HFS+ on Linux

My MacBook Pro seems to have died. Its hard disk holds lots of data that have not been backed up anywhere else. The important data have been mostly backed up but latest changes haven’t been backed up. Other than that, I had to check the hard disk for bad sectors etc and since I don’t have another Mac to test it on I had to do it on my Fedora box. My system (Fedora 15) would automatically detect and mount the HFS+ hard disk on read only mode. It was also missing the fsck tool for HFS+ partitions. Getting the fsck tool for HFS+ required downloading and installing hfsplus-tools via yum.However, fsck.hfs will not allow you, except if you use the –force option, to scan the partition if it has journalling on, which is the case with HFS+ partitions by default.

But how would I turn off journalling when I don’t have a Mac system to attach my disk on? After a couple of minutes I came across a post on the Ubuntu forum which linked to this blog. The author has a C code that turns journalling off. A fixed version of this code can be found here. The compiled code results in an executable which gets as its only argument the partition that you want to get journalling off.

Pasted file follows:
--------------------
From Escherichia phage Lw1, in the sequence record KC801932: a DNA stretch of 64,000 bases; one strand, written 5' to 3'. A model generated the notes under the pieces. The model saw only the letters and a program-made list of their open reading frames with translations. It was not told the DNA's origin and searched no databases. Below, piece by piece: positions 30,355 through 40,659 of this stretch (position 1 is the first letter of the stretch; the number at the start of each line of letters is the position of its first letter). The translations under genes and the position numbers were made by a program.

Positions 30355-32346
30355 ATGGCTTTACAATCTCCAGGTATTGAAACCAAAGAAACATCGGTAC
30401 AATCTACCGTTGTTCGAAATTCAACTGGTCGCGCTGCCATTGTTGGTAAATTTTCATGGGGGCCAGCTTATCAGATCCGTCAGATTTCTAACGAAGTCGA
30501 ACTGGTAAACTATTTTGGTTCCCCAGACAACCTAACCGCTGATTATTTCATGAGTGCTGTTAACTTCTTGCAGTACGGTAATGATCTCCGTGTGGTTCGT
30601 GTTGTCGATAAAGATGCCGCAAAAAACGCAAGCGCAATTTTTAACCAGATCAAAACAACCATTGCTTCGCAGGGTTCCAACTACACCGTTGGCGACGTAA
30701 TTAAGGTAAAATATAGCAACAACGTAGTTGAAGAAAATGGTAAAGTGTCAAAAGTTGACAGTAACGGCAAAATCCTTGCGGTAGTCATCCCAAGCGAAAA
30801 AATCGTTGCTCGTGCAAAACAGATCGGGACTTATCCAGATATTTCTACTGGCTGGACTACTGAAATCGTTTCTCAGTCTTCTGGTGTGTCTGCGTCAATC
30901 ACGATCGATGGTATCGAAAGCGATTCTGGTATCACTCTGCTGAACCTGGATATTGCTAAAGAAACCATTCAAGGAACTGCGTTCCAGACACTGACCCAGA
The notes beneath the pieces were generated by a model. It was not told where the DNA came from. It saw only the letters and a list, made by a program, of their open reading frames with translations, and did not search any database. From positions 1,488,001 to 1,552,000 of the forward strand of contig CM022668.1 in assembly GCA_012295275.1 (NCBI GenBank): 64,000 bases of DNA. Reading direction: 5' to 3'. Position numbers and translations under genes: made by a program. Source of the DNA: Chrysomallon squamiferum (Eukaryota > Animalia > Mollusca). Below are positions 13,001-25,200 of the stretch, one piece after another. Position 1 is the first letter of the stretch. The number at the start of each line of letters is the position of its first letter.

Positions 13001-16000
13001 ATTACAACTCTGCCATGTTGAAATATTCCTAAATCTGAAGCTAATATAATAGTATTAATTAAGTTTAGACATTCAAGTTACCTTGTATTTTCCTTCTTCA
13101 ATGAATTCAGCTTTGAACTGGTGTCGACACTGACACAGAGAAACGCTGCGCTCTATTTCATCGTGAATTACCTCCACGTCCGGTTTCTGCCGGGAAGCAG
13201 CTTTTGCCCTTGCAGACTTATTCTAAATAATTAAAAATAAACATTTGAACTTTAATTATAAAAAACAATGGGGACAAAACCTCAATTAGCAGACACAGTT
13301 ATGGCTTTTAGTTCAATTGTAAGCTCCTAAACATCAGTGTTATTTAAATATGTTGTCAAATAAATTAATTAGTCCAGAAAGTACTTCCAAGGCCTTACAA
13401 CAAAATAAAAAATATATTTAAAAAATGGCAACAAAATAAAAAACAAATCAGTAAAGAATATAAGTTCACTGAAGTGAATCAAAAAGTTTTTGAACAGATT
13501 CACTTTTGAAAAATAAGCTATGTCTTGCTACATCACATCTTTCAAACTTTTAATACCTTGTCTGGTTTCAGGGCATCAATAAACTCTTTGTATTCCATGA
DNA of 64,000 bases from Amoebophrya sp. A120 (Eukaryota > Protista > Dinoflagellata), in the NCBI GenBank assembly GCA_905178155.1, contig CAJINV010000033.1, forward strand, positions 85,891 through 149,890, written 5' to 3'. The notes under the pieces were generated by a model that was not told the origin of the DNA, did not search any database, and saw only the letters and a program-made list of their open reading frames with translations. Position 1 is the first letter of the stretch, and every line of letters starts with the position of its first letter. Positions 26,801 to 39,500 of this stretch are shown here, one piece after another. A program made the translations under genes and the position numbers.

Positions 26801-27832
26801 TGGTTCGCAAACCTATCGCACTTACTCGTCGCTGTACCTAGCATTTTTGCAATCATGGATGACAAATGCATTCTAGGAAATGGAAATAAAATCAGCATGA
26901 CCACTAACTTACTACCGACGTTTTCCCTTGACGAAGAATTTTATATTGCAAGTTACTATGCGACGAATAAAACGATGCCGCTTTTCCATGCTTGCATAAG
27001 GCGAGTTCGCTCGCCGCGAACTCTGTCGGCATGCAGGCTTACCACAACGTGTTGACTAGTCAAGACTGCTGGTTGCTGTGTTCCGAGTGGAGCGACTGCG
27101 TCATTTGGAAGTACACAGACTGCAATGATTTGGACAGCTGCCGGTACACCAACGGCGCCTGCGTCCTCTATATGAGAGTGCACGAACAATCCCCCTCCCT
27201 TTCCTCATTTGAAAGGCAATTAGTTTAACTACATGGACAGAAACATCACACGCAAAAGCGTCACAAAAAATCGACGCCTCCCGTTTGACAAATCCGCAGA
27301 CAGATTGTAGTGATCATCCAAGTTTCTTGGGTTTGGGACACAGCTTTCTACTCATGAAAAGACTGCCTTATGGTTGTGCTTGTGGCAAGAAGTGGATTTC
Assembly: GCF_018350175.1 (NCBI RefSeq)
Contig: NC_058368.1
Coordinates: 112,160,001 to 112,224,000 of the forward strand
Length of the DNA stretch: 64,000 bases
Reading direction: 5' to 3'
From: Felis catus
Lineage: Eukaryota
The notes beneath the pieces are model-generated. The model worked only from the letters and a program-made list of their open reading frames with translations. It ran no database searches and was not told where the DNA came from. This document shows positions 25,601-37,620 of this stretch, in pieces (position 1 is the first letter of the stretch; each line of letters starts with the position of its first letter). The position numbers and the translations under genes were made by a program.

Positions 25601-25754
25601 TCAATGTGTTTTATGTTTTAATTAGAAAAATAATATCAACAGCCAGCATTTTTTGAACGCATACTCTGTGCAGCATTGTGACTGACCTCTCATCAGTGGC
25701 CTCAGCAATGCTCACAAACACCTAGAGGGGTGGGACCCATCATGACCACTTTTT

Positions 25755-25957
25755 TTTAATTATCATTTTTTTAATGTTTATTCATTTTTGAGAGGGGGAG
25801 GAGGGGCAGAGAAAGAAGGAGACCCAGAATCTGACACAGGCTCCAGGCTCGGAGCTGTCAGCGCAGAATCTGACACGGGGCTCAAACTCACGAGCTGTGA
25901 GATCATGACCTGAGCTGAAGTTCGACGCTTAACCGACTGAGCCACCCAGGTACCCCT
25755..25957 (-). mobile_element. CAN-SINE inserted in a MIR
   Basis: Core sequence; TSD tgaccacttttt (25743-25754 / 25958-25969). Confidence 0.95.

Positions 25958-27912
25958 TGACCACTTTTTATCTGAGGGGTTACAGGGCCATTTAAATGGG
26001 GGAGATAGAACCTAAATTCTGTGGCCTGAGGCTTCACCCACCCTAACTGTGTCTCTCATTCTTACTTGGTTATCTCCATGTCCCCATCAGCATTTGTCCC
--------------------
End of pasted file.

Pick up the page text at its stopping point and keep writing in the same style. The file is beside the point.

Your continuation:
# gcc journalling_off.c -o journalling_off
# ./journalling_off /dev/sdg2

Next step was to perform the fsck check on the target disk

# fsck.hfs /dev/sdg2
** /dev/sdg2
** Checking HFS Plus volume.
** Checking Extents Overflow file.
** Checking Catalog file.
** Checking multi-linked files.
** Checking Catalog hierarchy.
** Checking Extended Attributes file.
** Checking volume bitmap.
** Checking volume information.
** The volume OS X appears to be OK.

Disk looks OK. Next step is to mount it with read-write permissions:

# mount -t hfplus -o rw,user /dev/sdg2 /mnt/osx

Next issue encountered was the different UIDs between my account on the OS X system and that on the Linux system. Therefore, next step was to change the UIDs under the whole user directory on the OS X disk so I could access without problem with write permissions from my Linux box:

# find panoskrt/ -uid 501 -exec chown panoskrt {} \;


Last week I was in Athens for the 4th International Conference from Scientific Computing to Computational Engineering. Many interesting talks from a wide range of areas. My talk was about “HPC Applications Performance on Virtual Clusters“. The main outcome from my perspective, we need to investigate GPU virtualisation. There are more and more scientists/researchers that want to exploit such systems and in the near future we’ll need to deploy virtualised GPU systems in the same way we do with CPUs.

My paper
My presentation

Linux buffer cache state